Creating an Olympic Legacy

Published on Monday, 20 August 2012 15:42
Written by Tim Lamb

The modern Olympics were founded, so the story goes, after a seed was planted in Pierre de Coubertin's thoughts whilst observing the school sports culture of Thomas Arnold's Rugby School

The school and its ethos impressed on him the notion that "organised sport can create moral and social strength" and he resolved to spread that message.  Now over a century later, we know that this still rings true and the benefits of sport are more apparent than ever.

Studies have shown that sport and recreation can help you feel good, look good, live longer, have a greater stake in society and earn more – all for an average annual adult sports club membership fee of £83! And there are swathes of people out there who are already reaping these benefits.

Our members represent some 150,000 clubs and 8 million regular participants in sport and recreation in the UK, and the latest Sport England's Active People survey shows that 14.76 million people are now playing sport at least once a week – up 800,000 since the bid to host London 2012 was won.

And yet, our last annual sports club survey told us that 28% of the UK's clubs are in deficit, with an additional one in four working hard just to break even. We are at a tipping point in British sport and the Olympic Games legacy could provide just the catalyst we need.

In a 2007 report, Parliament's Culture, Media and Sport Committee concluded that "no host country has yet been able to demonstrate a direct benefit from the Olympic Games in the form of a lasting increase in participation", and initial targets to attract 1 million extra active participants into sport were adjusted accordingly. But this doesn't mean that the 'inspire a generation' mantra has been forgotten.

In the run up to the Games, national sport governing bodies were asked to spend around 60 per cent of their government funding on school sport activities, after-school clubs and clubs within schools that are open to the whole community, aiming to forge the vital connection between school sport and sport for life.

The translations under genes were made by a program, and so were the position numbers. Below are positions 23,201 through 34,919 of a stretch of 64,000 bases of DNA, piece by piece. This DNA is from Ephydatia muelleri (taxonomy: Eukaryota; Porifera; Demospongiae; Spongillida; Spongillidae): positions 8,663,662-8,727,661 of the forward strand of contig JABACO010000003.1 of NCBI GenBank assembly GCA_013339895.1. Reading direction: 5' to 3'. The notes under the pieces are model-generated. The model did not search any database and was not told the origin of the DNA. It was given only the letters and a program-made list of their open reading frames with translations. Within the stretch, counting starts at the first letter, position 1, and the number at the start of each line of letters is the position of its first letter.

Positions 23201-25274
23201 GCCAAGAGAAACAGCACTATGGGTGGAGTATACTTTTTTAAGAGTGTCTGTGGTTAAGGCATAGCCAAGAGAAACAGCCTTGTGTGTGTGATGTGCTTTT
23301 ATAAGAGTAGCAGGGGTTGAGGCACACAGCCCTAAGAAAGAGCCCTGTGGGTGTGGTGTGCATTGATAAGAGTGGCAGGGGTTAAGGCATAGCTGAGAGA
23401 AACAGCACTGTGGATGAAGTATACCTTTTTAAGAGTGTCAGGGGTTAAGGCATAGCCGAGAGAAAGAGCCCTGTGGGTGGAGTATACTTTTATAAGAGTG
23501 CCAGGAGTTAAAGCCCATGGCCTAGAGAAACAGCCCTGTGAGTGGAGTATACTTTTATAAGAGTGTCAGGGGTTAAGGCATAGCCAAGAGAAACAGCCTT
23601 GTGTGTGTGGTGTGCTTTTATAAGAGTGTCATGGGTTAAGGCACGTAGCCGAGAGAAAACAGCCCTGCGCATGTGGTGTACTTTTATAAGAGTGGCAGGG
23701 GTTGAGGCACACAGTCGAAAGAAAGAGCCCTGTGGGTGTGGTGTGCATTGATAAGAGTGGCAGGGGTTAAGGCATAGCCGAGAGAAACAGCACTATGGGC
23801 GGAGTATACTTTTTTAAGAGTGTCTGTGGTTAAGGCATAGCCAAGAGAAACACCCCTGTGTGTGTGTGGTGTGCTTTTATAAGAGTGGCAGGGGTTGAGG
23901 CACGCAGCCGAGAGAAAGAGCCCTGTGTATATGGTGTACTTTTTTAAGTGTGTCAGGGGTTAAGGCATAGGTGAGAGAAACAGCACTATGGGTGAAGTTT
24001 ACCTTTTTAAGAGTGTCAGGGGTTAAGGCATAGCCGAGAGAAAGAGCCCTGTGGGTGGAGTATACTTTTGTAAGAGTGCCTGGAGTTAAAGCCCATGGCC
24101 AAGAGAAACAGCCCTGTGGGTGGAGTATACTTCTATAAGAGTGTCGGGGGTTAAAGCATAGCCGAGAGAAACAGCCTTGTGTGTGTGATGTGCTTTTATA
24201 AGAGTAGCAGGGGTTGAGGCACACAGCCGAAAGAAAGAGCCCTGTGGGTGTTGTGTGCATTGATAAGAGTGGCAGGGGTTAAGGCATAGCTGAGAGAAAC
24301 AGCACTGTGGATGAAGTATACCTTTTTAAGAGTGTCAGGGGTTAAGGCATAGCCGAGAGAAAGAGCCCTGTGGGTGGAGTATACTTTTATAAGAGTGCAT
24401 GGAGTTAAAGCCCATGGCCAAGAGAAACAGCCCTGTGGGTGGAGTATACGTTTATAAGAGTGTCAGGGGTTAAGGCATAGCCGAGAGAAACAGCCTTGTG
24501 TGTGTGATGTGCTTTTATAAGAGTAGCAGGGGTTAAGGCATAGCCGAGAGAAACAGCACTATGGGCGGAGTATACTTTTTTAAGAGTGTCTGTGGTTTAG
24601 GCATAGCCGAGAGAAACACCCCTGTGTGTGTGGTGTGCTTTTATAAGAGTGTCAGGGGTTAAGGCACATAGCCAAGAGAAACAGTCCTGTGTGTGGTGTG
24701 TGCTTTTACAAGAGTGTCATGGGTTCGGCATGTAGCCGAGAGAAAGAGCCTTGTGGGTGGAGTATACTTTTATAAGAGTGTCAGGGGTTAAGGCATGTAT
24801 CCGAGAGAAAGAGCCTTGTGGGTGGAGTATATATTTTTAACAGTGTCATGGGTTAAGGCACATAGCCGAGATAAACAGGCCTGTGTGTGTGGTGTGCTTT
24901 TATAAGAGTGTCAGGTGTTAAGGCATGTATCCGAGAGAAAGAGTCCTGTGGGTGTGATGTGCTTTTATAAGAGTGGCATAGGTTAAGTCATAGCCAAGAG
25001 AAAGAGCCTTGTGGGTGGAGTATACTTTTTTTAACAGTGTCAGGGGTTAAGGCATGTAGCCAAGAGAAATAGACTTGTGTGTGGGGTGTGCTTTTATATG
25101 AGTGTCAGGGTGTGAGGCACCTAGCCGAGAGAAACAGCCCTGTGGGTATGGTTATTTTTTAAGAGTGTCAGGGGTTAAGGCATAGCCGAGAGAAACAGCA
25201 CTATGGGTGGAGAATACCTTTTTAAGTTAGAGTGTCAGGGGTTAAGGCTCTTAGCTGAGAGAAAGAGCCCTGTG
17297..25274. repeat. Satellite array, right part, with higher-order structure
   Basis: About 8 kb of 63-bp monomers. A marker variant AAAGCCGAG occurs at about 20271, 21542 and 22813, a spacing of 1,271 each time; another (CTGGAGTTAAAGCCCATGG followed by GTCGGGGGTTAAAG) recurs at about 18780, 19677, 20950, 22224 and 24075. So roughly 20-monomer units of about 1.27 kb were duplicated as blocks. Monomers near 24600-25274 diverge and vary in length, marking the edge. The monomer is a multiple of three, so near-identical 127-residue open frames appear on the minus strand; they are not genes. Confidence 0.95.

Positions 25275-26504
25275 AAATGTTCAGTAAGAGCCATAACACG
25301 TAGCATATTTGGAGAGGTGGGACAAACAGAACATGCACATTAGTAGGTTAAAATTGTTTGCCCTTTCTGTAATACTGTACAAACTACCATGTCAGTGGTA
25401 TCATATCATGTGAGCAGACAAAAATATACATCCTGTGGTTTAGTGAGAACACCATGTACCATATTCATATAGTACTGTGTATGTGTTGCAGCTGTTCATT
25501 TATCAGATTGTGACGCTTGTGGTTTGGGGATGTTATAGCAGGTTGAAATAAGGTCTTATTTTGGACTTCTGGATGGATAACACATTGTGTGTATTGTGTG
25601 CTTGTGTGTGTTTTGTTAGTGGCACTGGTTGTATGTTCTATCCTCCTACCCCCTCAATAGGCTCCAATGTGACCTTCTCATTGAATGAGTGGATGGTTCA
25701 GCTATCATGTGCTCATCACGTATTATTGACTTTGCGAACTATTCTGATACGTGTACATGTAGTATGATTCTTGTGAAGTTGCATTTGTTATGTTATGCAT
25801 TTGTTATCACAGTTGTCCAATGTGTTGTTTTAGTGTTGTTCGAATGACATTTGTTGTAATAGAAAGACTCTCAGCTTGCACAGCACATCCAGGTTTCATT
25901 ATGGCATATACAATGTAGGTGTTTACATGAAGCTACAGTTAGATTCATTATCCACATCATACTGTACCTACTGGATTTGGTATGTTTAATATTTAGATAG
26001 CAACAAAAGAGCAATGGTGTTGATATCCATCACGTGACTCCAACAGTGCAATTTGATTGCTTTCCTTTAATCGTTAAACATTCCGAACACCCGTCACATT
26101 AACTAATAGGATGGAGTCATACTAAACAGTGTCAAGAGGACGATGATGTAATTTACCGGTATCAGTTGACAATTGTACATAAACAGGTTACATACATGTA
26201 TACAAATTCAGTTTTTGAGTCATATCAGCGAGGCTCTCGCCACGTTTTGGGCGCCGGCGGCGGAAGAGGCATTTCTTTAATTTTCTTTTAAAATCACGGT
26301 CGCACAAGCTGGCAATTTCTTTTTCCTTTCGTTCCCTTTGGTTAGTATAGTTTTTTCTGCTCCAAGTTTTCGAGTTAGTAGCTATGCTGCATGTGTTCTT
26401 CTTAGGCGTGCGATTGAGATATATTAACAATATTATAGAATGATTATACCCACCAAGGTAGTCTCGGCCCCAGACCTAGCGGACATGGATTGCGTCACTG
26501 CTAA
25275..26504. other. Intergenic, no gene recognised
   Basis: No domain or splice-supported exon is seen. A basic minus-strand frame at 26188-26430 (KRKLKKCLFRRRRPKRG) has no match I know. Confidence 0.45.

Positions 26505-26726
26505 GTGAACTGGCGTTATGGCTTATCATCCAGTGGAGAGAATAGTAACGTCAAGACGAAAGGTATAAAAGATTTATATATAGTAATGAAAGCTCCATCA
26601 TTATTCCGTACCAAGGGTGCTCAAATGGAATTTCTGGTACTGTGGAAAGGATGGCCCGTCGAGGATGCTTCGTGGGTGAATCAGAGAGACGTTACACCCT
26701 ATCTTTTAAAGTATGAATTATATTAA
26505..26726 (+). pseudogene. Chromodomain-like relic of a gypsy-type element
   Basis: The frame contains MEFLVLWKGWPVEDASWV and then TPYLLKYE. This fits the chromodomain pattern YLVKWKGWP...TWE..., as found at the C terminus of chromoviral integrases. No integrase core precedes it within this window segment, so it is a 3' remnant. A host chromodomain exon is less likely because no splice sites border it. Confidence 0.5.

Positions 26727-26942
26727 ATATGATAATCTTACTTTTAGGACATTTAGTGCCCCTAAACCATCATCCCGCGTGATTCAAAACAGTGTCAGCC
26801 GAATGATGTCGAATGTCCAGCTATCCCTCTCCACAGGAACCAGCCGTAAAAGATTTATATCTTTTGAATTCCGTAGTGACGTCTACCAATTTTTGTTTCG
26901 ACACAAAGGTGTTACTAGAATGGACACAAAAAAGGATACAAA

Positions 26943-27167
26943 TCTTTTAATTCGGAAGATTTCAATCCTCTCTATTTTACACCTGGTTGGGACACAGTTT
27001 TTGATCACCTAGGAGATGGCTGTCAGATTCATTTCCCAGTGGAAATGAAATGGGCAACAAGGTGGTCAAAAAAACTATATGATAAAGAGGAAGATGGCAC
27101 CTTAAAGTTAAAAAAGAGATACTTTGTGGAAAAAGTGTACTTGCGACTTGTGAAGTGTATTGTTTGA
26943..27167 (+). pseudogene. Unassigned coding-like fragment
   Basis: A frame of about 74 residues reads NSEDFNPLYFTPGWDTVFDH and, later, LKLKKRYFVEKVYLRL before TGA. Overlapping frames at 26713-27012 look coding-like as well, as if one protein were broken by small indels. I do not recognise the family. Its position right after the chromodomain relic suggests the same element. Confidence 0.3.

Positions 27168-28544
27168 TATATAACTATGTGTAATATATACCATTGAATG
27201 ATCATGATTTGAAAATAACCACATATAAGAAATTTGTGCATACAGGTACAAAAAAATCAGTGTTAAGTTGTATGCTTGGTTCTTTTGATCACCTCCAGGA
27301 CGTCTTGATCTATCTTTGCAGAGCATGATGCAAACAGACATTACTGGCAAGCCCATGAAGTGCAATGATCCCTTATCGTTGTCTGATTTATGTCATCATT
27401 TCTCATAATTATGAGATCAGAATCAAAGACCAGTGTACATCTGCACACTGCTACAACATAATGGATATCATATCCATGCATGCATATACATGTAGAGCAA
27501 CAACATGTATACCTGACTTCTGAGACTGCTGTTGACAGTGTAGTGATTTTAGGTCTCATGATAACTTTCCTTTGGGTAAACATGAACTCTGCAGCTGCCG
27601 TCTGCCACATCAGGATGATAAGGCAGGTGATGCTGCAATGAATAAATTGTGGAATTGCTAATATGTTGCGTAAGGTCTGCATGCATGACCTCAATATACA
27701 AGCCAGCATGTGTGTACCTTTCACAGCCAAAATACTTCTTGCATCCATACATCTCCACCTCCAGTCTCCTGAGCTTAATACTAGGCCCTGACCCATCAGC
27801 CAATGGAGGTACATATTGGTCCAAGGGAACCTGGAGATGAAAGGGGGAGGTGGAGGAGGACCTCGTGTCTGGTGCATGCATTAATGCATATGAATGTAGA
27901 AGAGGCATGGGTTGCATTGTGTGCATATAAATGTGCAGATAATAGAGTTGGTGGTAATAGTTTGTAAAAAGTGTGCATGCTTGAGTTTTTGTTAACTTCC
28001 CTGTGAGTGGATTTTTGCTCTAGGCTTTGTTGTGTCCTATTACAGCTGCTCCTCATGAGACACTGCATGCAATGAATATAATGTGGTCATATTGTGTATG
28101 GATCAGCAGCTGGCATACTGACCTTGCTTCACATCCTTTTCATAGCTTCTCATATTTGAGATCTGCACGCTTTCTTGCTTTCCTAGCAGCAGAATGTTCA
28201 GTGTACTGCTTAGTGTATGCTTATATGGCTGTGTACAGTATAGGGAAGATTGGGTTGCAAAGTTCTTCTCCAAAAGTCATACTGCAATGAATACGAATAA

Many of these governing bodies have responded magnificently – with schemes such as England Netball's Back to Netball, the British Canoe Union's Go Canoeing, British Cycling's Skyride andthe English Table Tennis Association Ping! programme all boosting participation numbers and  forming sound  structures to capitalise on the surge of interest that London 2012 has already generated.

Role models such as Jessica Ennis, Bradley Wiggins and Mo Farah have emerged from the Games – aspirational figures who have reached the summit of their profession through determination, desire and skill – and the British public has responded to them in an unprecedented way.

Indeed we're already hearing stories about clubs and websites up and down the country fielding huge increases in inquiries from new people interested in taking up a wide range of sports.  Thanks to their foresight, systems are in place to ensure that this moment, and people's desire to engage with sport, won't be lost.

Now, the key will be to keep this momentum going for many years to come if we are to achieve the ultimate goal of a healthier, happier nation and the development of more young athletes who can create the next link in the chain which will inspire future generations in turn.

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